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Transfusion. 2009 Oct;49(10):2152-7. doi: 10.1111/j.1537-2995.2009.02243.x. Epub 2009 Jun 4.

Frequency of bacterial contamination of platelet concentrates before and after introduction of diversion method in Japan.

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Japanese Red Cross Tokyo Metropolitan West Blood Center, Tokyo, Japan.



Bacterial contamination of platelet concentrates (PCs) is the major infectious risk in transfusion medicine. To evaluate the necessity of implementing novel strategies for the reduction of bacterial contamination, it is necessary to establish a precise contamination frequency in PCs.


The frequency of bacterial contamination in PCs issued by the Japanese Red Cross was determined using expired PCs before and after the implementation of the diversion method. The culture method was designed such that it yields the least possibility of false-negative results: platelet specimens were sampled after at least 4 days of storage and the inoculum volume was 10 mL for both aerobic and anaerobic bottle cultures.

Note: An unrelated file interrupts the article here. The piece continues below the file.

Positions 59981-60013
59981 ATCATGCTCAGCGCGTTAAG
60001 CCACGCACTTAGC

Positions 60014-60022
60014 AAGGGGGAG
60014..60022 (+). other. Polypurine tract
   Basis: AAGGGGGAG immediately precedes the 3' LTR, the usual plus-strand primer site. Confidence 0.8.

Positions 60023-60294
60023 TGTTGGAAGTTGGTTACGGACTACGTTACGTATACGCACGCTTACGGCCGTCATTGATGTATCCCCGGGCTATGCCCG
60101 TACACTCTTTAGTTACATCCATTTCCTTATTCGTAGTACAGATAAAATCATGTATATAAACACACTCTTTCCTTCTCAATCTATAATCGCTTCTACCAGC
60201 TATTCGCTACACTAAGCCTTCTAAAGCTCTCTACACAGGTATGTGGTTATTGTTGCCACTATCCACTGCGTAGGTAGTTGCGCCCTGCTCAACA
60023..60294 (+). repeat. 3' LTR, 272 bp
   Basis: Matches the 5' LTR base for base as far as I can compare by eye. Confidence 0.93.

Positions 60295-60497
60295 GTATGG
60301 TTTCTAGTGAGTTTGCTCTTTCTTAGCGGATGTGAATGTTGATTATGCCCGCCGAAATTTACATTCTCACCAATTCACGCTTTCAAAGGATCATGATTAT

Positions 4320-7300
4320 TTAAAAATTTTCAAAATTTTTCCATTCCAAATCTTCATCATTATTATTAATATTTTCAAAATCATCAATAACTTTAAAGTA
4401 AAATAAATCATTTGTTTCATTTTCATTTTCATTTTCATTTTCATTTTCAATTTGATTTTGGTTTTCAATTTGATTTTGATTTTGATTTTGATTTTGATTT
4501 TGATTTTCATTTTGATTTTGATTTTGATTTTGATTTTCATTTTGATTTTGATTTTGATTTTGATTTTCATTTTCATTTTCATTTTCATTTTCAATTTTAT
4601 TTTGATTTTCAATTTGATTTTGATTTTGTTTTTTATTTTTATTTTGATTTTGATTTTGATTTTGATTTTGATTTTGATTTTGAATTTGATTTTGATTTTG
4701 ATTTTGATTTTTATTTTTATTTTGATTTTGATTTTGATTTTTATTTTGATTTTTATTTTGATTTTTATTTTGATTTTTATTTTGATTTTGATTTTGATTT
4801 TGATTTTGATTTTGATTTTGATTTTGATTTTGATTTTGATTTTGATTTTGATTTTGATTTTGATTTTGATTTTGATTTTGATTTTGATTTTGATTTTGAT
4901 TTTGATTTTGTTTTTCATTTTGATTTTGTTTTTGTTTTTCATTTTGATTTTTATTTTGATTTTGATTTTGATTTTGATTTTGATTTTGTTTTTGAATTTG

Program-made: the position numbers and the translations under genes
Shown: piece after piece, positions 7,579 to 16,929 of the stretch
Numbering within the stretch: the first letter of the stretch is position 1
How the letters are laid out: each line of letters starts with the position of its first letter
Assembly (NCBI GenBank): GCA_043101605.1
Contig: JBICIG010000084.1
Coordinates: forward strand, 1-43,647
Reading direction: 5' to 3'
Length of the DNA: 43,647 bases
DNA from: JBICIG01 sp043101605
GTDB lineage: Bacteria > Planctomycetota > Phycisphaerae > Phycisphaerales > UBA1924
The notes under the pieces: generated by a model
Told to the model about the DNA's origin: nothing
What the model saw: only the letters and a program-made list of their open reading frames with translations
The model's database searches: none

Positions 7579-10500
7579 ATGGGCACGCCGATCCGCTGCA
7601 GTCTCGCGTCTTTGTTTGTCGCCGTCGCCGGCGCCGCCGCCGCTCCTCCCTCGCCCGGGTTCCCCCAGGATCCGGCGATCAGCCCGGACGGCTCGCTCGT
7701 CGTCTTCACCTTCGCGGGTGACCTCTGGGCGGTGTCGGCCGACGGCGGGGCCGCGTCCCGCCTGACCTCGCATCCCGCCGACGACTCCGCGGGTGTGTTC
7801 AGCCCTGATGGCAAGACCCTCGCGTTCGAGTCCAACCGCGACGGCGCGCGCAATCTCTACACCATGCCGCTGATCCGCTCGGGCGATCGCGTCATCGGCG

Of the 21,786 PCs cultured, 36 (0.17%) were confirmed to be bacterially contaminated before the implementation of the diversion method. After its implementation, the number of contaminated PCs decreased to 11 of 21,783 (0.05%) with a reduction rate of 71% and the number of contaminations of clinical importance was 4 (0.018%) excluding PCs positive for Propionibacterium acnes. The frequency of contamination by bacteria presumed to originate from donors' blood did not decrease.


The effect of the diversion method on the frequency of bacterial contamination is robust. The low incidence of septic reactions after PC transfusion in Japan in spite of the contamination frequency being comparable to those in Western countries and the noninstitution of culture screening suggests the importance of a short shelf life (72 hr) for PCs introduced in Japan.

[Indexed for MEDLINE]

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